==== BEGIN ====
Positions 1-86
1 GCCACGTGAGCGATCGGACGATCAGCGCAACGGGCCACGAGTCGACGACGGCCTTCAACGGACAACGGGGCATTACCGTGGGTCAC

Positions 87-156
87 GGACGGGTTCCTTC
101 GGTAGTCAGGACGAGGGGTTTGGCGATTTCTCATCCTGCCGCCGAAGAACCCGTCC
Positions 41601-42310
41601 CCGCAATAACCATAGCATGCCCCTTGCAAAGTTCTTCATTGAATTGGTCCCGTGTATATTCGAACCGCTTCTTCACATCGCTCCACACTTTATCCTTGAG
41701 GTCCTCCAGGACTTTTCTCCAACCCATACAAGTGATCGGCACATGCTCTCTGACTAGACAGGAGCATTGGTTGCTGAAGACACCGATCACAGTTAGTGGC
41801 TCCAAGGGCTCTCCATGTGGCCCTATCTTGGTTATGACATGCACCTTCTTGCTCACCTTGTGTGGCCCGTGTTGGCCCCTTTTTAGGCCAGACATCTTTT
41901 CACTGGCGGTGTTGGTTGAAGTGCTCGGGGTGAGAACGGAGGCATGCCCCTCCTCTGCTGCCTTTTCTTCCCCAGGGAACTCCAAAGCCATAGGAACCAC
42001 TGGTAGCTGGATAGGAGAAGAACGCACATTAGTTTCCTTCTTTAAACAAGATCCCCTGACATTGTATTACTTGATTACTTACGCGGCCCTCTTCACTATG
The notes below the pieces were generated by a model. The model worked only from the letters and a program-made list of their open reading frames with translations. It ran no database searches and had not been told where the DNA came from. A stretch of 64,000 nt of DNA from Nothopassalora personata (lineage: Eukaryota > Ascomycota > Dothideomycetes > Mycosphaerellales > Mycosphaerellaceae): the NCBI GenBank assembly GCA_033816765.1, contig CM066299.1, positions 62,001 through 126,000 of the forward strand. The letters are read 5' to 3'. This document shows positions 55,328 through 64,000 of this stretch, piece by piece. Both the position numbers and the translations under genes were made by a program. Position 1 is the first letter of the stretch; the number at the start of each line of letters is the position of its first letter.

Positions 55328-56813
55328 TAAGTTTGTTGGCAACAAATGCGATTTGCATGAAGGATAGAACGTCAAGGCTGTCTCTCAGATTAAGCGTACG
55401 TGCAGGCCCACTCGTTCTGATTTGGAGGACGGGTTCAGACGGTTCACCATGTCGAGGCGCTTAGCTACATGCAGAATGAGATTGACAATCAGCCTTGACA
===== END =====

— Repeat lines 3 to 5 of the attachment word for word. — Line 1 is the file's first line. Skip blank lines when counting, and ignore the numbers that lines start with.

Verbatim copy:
Positions 87-156
87 GGACGGGTTCCTTC
101 GGTAGTCAGGACGAGGGGTTTGGCGATTTCTCATCCTGCCGCCGAAGAACCCGTCC